Revenue from legalized gambling is technically up in Pennsylvania, but the local government worries that there could be some challenges in store for the business on the heels of the coronavirus pandemic.
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The coronavirus pandemic has impacted every industry. Even the betting industry, which is largely considered recession-proof, has suffered. States are only now beginning to figure out the aftermath of betting-site closures. For example, Pennsylvania casino gambling faces an uphill battle in the months and years to come on the heels of COVID-19.
To be sure, this concern has not reached fever pitch. Preliminary figures are actually quite encouraging. But Pennsylvania is bracing itself for revenue setbacks as the result of casino closures. More than that, many are left wondering whether there will be any long-term, perhaps irreversible consequences as a direct result of the pandemic.
The State of Casino Gambling in Pennsylvania
Legalized gambling came to Pennsylvania roughly a decade ago, making it one of the earlier places outside Nevada and Atlanta City in the United States to do so. Since then, they have enjoyed record tax revenue virtually every year. That includes 2020 when the COVID-19 outbreak came to light.
But can this trend endure any further?
Record Gambling Revenue in 2020
Though full 2020 figures haven't yet been finalized, the Pennsylvania Gaming Control Board is expecting a 25 percent increase in gambling revenue from 2019 to 2020, according to GamblingNews.com. The first five months of 2020 brought in $471.4 million of tax revenue, up from $438.1 million in 2019.
That roughly $33 million upticks only represents a sub-8-percent jump, but it doesn't factor in the projected boom in online gambling activity. Pennsylvania can also forecast similar growth in the latter seven months of 2020 year because casinos weren't forced to close down for a second until the very end of the calendar. They had almost a full summer to continue raking in profit as usual.
Furthermore, the revenue estimations also take into account the multiple casino licenses Pennsylvania auctioned off in 2020. Bally's Corp., for instance, purchased one and plans to open a $120 million facility down the line. It will be the 13th casino in the state of Pennsylvania.
Casinos Bracing for a Rough 2021
All the numbers would seem to imply an encouraging future for casinos in the state. They might not.
So much of Pennsylvania's revenue was contingent upon online gambling and those new casino licenses. Overall, though, the money generated from traditional on-site betting—i.e. table games and slots—saw a drastic decrease.
Pennsylvania estimates that the two separate casino closures this past year—the first for nearly three months and the second for nearly another month from mid-December to early January—cost $265 million in potential tax revenue. That, again, isn't so much of an issue when the industry grew overall, but it does speak to potential problems in 2021.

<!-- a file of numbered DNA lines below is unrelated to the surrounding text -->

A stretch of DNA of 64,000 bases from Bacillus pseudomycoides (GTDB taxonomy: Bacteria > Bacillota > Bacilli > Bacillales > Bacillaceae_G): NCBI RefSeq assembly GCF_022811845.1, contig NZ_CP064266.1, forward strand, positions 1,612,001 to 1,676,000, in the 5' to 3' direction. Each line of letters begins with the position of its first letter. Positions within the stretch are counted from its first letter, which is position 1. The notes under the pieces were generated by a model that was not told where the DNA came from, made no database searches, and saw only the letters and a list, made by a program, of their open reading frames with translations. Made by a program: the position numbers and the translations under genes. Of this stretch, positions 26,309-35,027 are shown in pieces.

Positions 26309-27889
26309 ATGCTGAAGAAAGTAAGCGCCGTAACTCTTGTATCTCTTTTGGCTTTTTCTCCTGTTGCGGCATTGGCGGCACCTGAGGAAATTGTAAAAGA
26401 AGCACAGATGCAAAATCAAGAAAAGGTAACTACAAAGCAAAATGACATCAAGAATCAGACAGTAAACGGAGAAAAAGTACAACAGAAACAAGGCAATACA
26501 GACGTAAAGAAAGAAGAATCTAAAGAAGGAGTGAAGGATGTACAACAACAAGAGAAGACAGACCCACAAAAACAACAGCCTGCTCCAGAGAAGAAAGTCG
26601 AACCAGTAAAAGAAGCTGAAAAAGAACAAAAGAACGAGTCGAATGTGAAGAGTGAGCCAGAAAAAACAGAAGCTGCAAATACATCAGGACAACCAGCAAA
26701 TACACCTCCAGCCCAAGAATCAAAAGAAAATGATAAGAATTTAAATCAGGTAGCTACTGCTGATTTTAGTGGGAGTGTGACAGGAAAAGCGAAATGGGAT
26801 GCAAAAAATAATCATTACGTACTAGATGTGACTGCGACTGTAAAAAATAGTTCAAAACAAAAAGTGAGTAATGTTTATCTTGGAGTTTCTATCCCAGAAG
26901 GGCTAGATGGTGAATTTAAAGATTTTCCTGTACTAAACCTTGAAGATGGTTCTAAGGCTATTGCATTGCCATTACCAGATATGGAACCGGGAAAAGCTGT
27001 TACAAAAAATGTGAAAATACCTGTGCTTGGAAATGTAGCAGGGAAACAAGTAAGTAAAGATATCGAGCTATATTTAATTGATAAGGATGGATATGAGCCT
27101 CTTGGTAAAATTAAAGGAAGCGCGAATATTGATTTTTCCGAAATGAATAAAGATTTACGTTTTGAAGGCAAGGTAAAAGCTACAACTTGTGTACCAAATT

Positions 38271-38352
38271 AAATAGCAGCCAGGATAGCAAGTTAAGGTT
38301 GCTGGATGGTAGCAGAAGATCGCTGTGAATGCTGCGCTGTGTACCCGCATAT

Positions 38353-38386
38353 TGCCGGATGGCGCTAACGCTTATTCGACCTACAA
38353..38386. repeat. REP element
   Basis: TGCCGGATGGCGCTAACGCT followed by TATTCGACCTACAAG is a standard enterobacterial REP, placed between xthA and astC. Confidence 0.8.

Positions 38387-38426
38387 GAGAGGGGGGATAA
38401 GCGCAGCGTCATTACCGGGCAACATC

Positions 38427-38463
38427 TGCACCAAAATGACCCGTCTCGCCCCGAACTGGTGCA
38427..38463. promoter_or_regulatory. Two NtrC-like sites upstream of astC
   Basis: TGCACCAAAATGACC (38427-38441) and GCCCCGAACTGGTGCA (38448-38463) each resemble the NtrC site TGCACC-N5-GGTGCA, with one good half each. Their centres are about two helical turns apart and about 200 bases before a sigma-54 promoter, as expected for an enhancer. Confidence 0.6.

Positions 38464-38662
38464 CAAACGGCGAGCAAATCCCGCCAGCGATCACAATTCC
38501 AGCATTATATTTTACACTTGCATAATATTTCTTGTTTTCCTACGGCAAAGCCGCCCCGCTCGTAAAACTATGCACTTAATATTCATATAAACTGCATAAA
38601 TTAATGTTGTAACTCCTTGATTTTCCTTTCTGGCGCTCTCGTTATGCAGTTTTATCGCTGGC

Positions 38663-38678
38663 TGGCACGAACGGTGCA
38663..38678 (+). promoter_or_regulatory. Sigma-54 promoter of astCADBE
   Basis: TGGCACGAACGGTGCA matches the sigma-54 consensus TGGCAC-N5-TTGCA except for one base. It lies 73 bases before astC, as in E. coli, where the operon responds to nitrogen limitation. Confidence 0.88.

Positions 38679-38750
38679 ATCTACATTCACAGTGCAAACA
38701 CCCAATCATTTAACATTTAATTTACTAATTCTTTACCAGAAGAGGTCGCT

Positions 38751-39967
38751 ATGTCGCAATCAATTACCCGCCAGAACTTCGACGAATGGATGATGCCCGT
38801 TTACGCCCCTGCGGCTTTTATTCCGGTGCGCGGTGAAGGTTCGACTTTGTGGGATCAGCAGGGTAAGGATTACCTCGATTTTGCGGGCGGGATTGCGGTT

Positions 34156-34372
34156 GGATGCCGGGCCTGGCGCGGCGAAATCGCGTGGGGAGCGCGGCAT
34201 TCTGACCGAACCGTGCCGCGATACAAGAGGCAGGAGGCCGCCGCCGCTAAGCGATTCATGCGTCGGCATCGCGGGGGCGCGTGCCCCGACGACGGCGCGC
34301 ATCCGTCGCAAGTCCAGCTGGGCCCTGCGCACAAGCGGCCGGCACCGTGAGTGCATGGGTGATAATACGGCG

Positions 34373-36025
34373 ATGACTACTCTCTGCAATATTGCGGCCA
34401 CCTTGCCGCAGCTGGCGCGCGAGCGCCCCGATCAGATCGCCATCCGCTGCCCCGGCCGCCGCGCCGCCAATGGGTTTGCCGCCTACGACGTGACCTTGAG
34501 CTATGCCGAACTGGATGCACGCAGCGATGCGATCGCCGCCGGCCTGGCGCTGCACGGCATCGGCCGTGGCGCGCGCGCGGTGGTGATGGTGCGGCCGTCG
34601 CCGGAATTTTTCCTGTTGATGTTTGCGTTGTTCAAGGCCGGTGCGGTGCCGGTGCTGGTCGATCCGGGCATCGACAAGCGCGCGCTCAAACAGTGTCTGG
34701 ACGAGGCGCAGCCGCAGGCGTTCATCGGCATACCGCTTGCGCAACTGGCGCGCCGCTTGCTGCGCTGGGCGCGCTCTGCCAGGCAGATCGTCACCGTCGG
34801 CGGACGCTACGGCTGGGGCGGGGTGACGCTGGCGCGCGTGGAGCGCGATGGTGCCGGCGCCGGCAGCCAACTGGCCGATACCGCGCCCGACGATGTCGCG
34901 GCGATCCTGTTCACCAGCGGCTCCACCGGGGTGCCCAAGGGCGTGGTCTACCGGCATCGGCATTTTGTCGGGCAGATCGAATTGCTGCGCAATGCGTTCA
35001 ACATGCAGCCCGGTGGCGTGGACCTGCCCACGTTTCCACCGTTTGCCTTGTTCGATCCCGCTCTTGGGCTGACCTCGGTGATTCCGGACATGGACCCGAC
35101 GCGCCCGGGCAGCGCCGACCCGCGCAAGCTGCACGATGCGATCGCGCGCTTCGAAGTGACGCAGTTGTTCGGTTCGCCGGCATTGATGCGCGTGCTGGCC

No one quite knows whether casinos will be forced to close down again. The mass production of two separate coronavirus vaccines should be a silver lining, but the United States is well behind the deployment goals that were set.
On top of that, Joe Biden will officially take over the presidential reins as of January 20. Just as he plans to install changes to the minimum wage and the U.S.'s stimulus package plans, he could institute another lockdown that costs states like Pennsylvania nine figures in casino-floor revenue.
The Future of Casino Gambling in Pennsylvania—and Elsewhere
As if the casino industry wasn't complicated enough, gambling experts are worried about the stigma of densely populated public gatherings for the foreseeable future.
Crowded venues have by and large been deemed taboo since the onset of the pandemic. That view won't suddenly go away overnight. Not everyone is going to get the vaccine, and even if they did, it still takes a while for full immunity to take effect. If the vaccine is successfully mass deployed by the end of 2021, it could be another few months, if not more, before masks are no longer required in public places.
Getting to that point will not only cost casinos a ton of money during the 2021 calendar year, but it's just half the battle. After spending so long in a world ruled by COVID-19, it will take people a while to get back to normal.
This isn't a situation in which one day they are living with extreme caution and then pretending like nothing happened. Everything and everyone and, most notably, every industry will take time to recover. Theme park attendance will increase gradually. Domestic and international travel will slowly become more of a regular occurrence. People will return to bars and clubs in drips and drabs. Ditto for department stores. And malls. And restaurants.
It isn't yet clear how the casino industry will be impacted in a post-COVID world. People will look to places like Las Vegas and New Jersey as harbingers. The quicker they rebound, the better it is for the tertiary casino hotspots in places like Pennsylvania, California, and Oklahoma.
When all's said and done, though, the casino industry could be facing a permanent shift. People have been forced to go about their lives remotely. They might continue to do so, in which case online betting will become the norm. And though online gambling from official casinos generated $130 million in 2020 tax revenue for Pennsylvania, this market is tougher to regulate and capitalize on due to overseas sportsbooks.
States will need to adjust as a result. The casino industry may return to form—or close to it—in a couple of years. In the meantime, they'll have to figure out how to drive customers to domestic online betting sites or risk seeing their tax revenue streams plummet.
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